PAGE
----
The guidance is conservative; it does not restrict industry, but does provide some parameters from both a manufacturing and clinical safety standpoint. Within the guidance, FDA also gives industry the opportunity to vary from our recommendations. If they do, we simply request that they provide us with a justification so that we can review it in the context of our information on the reference product. This allows us the opportunity to help them develop the best product possible.

This guidance does not apply to generic drugs currently on the market. It is not necessary to go back to every product that has been on the market without any reported problems and change it for cosmetic reasons. However, we do conduct rigorous surveillance work. If a safety issue is reported about a marketed generic drug, we will investigate the issue, and if it is found to be related to the physical characteristics of the product, we may require changes.

Going forward – implementation of FDA’s recommendations in the guidance

The key to implementing this guidance actually comes during the filing process. Applicants should include all of the necessary information when they submit an application, including justification if their product is outside of the new guidelines for physical attributes. As long as the applicants have provided us with all the information, the application should not encounter additional “speedbumps” during review.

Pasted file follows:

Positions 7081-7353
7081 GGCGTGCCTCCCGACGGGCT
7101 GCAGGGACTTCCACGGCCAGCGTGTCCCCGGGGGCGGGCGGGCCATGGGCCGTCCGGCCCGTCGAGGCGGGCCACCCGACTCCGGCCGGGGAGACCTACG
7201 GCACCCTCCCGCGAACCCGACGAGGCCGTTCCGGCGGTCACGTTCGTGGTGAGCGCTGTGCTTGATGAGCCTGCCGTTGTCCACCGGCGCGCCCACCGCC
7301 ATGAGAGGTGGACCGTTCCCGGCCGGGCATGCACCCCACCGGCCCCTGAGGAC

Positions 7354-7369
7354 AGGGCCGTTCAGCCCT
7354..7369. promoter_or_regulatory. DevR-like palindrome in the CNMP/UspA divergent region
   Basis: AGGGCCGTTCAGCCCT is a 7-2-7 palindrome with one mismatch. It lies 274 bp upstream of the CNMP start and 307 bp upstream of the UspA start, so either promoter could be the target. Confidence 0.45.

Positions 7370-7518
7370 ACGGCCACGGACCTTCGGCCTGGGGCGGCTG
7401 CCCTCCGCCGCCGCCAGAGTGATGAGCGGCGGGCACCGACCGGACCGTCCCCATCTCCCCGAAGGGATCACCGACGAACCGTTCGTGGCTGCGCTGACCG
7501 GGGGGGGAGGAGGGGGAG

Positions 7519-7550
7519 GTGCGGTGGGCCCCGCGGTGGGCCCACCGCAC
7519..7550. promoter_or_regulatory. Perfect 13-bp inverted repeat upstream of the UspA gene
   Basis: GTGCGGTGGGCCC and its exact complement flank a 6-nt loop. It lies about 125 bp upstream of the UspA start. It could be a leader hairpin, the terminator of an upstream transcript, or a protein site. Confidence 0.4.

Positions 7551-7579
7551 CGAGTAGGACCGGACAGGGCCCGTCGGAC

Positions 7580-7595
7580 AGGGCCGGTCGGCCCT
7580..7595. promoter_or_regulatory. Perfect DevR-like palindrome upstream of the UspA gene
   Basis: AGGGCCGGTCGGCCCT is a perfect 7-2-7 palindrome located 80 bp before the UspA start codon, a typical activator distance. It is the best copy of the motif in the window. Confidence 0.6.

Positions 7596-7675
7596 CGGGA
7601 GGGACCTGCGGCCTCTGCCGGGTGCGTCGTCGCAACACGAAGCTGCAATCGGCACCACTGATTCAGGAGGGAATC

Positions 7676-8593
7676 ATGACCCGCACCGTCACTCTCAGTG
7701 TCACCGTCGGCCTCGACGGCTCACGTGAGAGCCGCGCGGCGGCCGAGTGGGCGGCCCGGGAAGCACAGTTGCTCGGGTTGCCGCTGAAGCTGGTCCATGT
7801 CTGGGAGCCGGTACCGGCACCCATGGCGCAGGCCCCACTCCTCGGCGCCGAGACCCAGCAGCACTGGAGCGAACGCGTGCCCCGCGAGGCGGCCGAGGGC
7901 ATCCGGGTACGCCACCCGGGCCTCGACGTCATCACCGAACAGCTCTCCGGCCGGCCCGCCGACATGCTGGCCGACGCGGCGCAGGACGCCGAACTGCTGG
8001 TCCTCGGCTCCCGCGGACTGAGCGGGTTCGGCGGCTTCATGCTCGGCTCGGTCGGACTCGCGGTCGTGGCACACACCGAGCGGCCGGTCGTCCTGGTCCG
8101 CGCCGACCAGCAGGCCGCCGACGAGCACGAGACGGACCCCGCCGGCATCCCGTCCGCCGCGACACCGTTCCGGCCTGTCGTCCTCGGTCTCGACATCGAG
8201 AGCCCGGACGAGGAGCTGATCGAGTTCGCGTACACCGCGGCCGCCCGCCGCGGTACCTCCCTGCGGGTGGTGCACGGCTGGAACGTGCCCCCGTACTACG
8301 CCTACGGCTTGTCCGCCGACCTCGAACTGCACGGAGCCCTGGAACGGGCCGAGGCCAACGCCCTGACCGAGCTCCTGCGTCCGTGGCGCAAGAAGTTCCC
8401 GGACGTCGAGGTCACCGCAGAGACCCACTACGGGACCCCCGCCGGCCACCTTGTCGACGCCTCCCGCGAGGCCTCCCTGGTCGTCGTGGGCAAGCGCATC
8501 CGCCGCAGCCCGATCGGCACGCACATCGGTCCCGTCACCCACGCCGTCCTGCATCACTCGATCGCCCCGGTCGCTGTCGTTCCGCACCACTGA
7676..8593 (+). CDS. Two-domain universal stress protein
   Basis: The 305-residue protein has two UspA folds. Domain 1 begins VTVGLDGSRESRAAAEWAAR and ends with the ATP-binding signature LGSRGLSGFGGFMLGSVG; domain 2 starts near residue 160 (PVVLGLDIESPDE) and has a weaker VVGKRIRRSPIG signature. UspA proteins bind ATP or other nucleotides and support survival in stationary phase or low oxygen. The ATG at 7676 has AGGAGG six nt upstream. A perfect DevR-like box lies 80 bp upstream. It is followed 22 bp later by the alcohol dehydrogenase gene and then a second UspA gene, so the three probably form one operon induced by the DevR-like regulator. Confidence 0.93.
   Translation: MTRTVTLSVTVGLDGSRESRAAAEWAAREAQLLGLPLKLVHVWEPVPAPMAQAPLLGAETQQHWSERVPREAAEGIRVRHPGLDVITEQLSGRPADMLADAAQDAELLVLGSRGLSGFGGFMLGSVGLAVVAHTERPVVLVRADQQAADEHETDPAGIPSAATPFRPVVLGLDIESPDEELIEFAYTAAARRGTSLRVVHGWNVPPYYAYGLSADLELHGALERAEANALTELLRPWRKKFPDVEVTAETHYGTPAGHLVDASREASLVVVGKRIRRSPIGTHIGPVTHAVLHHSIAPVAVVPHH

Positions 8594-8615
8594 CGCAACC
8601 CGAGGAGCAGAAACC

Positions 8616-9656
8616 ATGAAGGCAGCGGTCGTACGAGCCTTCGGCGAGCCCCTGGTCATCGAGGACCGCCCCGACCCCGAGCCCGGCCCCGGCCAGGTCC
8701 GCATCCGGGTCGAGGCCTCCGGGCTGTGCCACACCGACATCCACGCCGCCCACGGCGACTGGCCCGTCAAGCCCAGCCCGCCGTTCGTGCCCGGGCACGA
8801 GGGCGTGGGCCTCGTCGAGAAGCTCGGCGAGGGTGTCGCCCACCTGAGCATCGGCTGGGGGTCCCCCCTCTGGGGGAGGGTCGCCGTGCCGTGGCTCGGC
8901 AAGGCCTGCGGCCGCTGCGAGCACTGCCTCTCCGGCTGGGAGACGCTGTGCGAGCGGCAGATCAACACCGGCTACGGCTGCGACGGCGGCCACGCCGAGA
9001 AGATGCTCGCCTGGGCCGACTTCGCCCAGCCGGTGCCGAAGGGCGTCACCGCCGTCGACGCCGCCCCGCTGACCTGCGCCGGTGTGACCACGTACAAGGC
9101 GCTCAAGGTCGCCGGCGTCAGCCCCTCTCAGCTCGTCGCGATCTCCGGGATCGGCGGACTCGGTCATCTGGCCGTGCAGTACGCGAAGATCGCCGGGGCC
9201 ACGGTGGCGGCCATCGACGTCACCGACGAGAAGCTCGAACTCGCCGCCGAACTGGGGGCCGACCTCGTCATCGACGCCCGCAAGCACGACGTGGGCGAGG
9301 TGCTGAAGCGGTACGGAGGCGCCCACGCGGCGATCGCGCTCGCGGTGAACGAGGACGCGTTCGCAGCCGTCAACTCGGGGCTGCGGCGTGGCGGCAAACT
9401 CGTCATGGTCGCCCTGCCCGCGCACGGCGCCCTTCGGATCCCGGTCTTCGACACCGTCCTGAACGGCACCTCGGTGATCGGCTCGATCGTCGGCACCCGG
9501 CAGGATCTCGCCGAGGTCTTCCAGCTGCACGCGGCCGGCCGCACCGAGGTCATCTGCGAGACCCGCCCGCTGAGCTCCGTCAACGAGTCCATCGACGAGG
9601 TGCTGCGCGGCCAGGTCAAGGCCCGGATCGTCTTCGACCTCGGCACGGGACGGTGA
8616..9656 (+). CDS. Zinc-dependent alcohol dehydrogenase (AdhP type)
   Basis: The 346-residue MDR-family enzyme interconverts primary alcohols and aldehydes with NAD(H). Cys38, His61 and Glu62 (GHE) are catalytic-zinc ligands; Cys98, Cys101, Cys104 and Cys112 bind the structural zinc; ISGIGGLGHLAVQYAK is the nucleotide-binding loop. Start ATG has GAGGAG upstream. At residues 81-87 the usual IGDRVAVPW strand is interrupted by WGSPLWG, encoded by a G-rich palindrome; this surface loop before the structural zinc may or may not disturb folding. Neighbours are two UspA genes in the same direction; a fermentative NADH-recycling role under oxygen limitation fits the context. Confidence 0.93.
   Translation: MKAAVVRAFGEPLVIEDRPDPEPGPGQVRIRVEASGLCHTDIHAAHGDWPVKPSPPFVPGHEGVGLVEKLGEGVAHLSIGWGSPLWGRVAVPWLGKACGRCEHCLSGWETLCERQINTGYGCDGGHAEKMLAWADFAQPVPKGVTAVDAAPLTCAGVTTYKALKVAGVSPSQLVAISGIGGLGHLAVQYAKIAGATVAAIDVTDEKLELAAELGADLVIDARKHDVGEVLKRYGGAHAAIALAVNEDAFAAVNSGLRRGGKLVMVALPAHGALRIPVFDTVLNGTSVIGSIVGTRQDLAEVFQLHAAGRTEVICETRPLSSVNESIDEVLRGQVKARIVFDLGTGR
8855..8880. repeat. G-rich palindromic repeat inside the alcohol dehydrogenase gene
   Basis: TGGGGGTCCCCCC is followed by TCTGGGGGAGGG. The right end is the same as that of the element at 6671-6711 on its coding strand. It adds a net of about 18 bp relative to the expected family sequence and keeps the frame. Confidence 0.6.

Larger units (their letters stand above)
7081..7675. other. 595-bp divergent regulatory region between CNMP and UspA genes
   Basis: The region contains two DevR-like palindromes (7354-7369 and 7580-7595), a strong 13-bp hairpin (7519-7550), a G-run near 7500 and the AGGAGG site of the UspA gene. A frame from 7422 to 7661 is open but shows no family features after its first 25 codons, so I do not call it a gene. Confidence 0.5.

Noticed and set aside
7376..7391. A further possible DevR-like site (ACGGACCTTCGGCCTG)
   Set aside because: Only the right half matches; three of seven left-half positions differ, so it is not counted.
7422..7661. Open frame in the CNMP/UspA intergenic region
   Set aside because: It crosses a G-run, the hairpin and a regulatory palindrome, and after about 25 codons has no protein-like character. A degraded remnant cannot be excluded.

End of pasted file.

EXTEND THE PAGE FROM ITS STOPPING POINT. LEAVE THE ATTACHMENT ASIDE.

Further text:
Our goal is to improve patient compliance with treatment regimens, reduce the occurrence of medication errors, and increase patient safety by encouraging the development of generic tablets and capsules that have physical characteristics similar to the brand name drug product. We aim to ensure generic drug quality and safety by confirming that these drug products are pharmaceutically equivalent, bioequivalent, and have similar physical attributes to their brand name counterparts.

The next step will be to evaluate the response from the medical and patient communities going forward. If generic products that are closer in appearance to the brand name drug products are better accepted within these groups, we may be able to identify other characteristics upon which we should provide further guidance.

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Dr. Peters joined FDA in 2006 as a medical reviewer in the Center for Drug Evaluation and Research’s Office of Antimicrobial Products, Division of Special Pathogens and Transplant Products. In 2009, he began working in CDER’s Office of Generic Drugs and is currently the Deputy Director of the Office of Generic Drugs as well as the Acting Director of its Clinical Safety and Surveillance Staff. Dr. Peters earned his medical degree at George Washington University School of Medicine and completed his residency at the University of Minnesota, Methodist Hospital. Before joining FDA, he was a family physician for over 35 years in a variety of practice settings. He was also the Medical Director for the Georgetown University/Providence Hospital Family Medicine Clinic; served as Director of Managed Care for a multistate, multispecialty clinic; and served as Associate Director for a large insurance company/Managed Care Organization.